But there's no reason for you to be the same! Become more employable and nab one of the best science jobs this year with these 10 tips from Hyper Recruitment Solutions:

1. Revamp your CV

Does your CV quickly make clear why no employer should ignore you? Is it well-structured, readable and free of mistakes? Do you adapt it to each new position that you apply for? Make sure the answer to all three of these questions is a resounding 'yes!'

2. Undertake further training

That molecular biology job you've got your eye on may be more attainable with an additional qualification. Even if you don't need a specific formal qualification to get the role you want, there might be other useful skills that you can learn in order to boost your employability. 

3. Improve your interview technique

Many candidates have a sparkling CV, but can't articulate in person what makes them such a great catch. Avoid this problem by rehearsing answers to common interview questions and developing your lift pitch - this will ensure that you're prepared to really impress your potential employer. 

4. Determine what you are worth

Assess what value you actually have to an employer on the basis of your current skills, attributes and experience. Learn to confidently 'sell' yourself during interviews, and remembering that you're interviewing the employer as well!

5. Brush up on your leadership skills

Great leadership isn't just about managing a team - it's also about being able to manage yourself. Can you work well independently without the need to be micro-managed? Are you able to show initiative when working?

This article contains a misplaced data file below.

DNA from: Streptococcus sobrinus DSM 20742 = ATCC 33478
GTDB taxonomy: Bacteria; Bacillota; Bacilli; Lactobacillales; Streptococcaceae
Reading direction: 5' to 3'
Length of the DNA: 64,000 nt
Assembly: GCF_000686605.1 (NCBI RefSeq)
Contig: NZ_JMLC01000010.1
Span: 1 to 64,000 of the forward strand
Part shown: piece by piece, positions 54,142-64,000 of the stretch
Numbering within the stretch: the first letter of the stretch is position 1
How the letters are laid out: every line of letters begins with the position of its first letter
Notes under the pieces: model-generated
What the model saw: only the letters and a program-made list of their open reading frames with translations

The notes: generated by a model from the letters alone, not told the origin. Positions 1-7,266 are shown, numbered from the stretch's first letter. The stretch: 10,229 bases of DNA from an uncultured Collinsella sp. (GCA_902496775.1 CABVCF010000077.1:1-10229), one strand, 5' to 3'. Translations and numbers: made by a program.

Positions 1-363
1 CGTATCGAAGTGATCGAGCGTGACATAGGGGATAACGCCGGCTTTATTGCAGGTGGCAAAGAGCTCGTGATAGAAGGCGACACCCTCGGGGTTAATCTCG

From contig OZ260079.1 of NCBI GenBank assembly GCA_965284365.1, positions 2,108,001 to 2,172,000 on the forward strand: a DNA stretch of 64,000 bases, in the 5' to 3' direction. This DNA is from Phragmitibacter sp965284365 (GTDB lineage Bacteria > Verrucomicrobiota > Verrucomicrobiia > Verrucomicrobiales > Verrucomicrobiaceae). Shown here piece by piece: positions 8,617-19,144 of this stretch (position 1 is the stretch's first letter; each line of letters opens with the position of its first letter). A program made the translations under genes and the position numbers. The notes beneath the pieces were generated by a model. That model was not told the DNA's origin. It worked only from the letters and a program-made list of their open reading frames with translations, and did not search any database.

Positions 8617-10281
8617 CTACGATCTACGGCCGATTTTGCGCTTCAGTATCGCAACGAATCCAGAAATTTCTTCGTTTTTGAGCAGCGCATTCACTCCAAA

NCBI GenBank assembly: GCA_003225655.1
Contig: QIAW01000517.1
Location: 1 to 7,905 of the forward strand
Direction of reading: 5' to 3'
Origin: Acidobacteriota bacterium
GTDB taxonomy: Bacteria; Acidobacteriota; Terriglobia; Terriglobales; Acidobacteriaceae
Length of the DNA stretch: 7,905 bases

6. Build your online presence

Your profile on the web can both assist and damage your chances with employers, who will often Google the names of candidates before offering them a job. Make sure your own net presence is a help rather than a hindrance - see our social media clean-up tips for assistance.

7. Change your attitude

It's especially easy for those who have been unemployed for a while to think they'll never find another good job. Unfortunately, this lack of confidence does not go unnoticed by employers, and it can therefore become a self-fulfilling prophecy. Think positive, and this will come through in your applications and interviews.

8. Show flexibility

You may desire a certain salary and hours, but that doesn't necessarily mean you'll get it. Keep an open mind: even a less-than-ideal role may turn out to be the perfect stepping stone to your dream job.

9. Request feedback from others

What do your current employers and/or colleagues think of your current performance? Ask them about your best and worst attributes - what are your strengths right now, and in which areas could you improve?

10. Keep busy!

Don't be that jobseeker who simply watches TV all day - you should be searching hard for jobs and other opportunities that will make you more employable. Hunting out that dream role is a full-time job in itself!

If you're looking for a job in science or technology, be sure to register with Hyper Recruitment Solutions to get the latest science job listings and further advice on how to be more employable.